Matt Kim­ber­ley

Some cars are worth more than the sum of their parts, and oth­ers less, but it’s far less clear-cut with the Honda Civic Tourer as re­ports.

Kentish Express Ashford & District - - Kentmotors -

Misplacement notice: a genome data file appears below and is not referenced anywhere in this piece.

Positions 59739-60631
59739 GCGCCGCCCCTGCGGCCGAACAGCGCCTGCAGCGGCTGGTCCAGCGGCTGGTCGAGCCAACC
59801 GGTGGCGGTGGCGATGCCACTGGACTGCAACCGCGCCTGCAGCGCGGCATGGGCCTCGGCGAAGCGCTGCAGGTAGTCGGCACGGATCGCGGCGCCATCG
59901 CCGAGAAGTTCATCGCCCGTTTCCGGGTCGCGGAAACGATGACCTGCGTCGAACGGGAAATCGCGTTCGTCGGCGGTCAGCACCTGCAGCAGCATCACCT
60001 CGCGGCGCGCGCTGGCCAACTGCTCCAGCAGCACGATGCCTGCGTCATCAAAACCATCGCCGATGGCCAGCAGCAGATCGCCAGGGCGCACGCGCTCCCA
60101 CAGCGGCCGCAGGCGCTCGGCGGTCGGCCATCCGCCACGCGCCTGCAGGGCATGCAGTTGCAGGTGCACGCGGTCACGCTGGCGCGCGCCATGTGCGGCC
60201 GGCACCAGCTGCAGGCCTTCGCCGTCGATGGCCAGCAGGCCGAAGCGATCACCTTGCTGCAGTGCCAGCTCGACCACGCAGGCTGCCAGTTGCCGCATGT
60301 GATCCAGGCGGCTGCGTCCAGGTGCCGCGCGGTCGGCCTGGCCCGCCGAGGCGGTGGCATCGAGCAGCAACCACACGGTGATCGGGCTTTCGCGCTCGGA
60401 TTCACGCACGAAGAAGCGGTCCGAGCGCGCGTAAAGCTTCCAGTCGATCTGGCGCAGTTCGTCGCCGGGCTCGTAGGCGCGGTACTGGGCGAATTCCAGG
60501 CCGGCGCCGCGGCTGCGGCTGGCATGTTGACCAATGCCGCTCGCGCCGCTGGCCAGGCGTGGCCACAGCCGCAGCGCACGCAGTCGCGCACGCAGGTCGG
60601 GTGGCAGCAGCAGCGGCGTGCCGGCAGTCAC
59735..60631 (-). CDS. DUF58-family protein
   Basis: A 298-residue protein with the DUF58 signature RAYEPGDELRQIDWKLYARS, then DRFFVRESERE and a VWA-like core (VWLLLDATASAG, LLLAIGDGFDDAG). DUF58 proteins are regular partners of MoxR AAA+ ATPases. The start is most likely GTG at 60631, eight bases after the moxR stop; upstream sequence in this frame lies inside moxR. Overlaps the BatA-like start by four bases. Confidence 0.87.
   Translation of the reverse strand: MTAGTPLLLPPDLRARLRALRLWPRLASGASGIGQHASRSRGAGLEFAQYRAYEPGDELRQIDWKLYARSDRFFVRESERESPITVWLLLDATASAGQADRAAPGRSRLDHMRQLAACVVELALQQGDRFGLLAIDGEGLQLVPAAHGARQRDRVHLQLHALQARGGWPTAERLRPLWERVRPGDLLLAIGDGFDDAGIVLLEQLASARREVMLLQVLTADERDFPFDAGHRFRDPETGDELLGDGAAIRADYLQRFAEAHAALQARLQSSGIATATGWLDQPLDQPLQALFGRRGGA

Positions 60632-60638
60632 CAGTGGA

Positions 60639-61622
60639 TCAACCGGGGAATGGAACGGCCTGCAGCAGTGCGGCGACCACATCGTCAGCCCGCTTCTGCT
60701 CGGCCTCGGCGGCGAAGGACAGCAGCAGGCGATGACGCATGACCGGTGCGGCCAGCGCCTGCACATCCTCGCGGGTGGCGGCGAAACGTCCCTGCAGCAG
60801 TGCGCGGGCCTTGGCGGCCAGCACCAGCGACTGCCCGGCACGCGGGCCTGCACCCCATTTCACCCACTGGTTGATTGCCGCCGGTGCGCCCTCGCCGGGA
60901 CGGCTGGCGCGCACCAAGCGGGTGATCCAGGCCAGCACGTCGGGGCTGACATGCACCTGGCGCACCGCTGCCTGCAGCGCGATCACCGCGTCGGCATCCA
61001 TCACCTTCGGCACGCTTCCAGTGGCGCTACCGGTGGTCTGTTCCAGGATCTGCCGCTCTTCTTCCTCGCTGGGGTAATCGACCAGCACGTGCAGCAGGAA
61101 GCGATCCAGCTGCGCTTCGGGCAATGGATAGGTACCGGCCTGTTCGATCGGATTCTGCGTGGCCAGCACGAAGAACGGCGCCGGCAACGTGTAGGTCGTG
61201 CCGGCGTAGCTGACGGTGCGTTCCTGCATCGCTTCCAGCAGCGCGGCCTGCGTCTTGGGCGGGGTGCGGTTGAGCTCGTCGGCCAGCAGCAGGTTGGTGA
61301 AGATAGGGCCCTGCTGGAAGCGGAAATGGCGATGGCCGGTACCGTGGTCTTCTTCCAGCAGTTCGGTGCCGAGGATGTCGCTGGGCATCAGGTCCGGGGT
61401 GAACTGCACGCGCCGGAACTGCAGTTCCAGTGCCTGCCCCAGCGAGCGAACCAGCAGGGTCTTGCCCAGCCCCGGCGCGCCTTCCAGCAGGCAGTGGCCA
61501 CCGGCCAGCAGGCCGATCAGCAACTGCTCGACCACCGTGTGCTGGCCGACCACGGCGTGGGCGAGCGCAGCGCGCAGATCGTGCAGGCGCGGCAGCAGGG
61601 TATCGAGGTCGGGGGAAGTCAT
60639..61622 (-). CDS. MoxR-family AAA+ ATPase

the sur­face de­tail­ing is up­set slightly by the body­work-flush glass around the boot area that sits in­con­gru­ously next to the door win­dows, which are nat­u­rally slightly re­cessed and edged by vis­i­ble rub­ber seals. ‘Will the fam­ily man re­ally worry about that?’ I ask my­self. Maybe not. He’ll def­i­nitely worry about boot space though, so I lift the im­pres­sively wellas­sisted tail­gate and peer into space. Lit­er­ally. There’s 624 litres of it, which is class lead­ing and 19 litres ahead of the Golf es­tate. What’s not im­me­di­ately clear is that 117 litres of that is un­der the main boot floor in a sep­a­rate, cov­ered com­part­ment. It’s an in­ge­nious fea­ture that saves cases, coats, bags and just about ev­ery­thing else you carry about in day-to­day life, from ping­ing about in­side the boot like the plas­tic mar­bles in a game of Hun­gry Hip­pos. There are plenty of cub­by­holes and stor­age so­lu­tions in the cabin, too, in­clud­ing a big cen­tral stor­age bin that dou­bles as the lo­ca­tion for the mul­ti­ple me­dia in­put ports and one of the two 12-volt power sock­ets. Enough of the fam­ily man cha­rade: How does the car drive? Firstly, the ride is very good. The sus­pen­sion is a bit loud at times but the over­all ex­pe­ri­ence is great, and the sec­ond thing is that the wide, soft seats are com­fier than my own sofa. The petrol en­gine is smoother and qui­eter than the gut­sier and more fru­gal diesel, so you’ll need to do the maths on whether the fuel econ­omy and road tax sav­ings – it’s free for the diesel – are enough to over­come the near-£1,200 price hike.

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